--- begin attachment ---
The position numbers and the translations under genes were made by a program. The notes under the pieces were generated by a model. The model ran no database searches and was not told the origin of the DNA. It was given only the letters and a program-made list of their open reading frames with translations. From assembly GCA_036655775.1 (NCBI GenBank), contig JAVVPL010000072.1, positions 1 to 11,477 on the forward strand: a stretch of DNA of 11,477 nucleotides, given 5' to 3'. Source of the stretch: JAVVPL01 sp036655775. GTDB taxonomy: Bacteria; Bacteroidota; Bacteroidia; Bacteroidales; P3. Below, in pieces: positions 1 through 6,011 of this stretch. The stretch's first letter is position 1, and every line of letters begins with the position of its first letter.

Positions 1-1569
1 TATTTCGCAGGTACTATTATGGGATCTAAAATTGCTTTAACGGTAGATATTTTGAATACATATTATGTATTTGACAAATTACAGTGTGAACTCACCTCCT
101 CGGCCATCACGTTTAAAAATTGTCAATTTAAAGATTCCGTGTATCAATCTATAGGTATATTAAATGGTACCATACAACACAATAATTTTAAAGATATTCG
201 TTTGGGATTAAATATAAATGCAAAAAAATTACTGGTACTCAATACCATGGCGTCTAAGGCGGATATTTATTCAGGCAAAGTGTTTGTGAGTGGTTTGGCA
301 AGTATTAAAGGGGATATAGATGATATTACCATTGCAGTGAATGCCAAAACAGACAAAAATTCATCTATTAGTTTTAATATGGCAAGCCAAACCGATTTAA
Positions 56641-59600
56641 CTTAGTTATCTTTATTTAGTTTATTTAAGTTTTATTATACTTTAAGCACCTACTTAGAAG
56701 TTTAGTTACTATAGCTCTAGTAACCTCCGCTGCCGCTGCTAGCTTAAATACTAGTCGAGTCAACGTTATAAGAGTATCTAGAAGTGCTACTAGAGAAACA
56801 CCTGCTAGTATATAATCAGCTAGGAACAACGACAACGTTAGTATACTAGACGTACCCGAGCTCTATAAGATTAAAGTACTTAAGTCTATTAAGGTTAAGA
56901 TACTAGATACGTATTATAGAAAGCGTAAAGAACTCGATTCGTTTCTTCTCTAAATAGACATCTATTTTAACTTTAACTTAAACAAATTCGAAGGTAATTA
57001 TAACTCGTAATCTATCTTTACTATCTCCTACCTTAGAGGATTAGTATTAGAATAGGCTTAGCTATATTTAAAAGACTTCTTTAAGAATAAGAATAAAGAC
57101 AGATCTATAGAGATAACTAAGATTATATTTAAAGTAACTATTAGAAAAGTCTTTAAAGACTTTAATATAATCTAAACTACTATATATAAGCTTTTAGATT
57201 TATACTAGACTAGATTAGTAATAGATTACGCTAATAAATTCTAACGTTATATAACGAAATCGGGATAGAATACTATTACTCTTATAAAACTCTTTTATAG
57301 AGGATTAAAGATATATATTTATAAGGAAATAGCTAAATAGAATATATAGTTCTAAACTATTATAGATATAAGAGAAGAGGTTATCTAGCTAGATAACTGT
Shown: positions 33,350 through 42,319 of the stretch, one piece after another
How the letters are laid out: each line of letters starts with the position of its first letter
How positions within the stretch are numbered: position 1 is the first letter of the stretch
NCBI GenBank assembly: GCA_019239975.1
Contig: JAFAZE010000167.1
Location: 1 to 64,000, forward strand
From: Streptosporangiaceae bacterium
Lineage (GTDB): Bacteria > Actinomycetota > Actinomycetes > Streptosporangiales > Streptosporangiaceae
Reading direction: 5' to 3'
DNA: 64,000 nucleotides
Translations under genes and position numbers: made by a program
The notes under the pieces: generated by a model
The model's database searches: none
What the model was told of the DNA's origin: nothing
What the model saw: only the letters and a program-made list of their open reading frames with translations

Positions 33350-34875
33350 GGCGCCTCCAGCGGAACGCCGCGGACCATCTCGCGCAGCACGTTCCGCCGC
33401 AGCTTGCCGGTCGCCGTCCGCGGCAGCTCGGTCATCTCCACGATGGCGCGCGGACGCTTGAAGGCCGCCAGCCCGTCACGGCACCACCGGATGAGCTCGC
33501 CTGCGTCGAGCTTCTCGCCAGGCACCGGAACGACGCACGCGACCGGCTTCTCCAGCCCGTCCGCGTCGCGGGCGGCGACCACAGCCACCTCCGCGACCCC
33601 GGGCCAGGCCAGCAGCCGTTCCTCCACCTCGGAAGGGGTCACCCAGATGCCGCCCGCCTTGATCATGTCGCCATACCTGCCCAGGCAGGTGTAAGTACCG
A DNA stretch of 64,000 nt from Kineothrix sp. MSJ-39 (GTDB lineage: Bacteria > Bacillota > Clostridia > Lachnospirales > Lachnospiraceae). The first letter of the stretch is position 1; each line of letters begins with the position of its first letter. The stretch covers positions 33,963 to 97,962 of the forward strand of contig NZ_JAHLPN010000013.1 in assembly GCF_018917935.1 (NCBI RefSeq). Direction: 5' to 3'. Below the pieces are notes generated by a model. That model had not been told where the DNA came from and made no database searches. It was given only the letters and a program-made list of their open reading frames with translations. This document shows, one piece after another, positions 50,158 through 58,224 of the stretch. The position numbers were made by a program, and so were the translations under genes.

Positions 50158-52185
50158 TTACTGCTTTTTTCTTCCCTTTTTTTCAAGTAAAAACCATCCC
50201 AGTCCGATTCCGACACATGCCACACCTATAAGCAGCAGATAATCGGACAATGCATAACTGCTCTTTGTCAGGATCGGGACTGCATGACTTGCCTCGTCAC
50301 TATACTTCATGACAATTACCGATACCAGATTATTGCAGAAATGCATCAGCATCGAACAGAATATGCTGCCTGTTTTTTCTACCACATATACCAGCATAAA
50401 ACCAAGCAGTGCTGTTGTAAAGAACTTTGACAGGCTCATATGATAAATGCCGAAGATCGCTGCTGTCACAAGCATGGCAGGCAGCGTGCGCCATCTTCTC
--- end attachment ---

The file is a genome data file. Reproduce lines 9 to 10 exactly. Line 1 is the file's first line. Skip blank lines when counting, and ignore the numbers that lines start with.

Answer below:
56701 TTTAGTTACTATAGCTCTAGTAACCTCCGCTGCCGCTGCTAGCTTAAATACTAGTCGAGTCAACGTTATAAGAGTATCTAGAAGTGCTACTAGAGAAACA
56801 CCTGCTAGTATATAATCAGCTAGGAACAACGACAACGTTAGTATACTAGACGTACCCGAGCTCTATAAGATTAAAGTACTTAAGTCTATTAAGGTTAAGA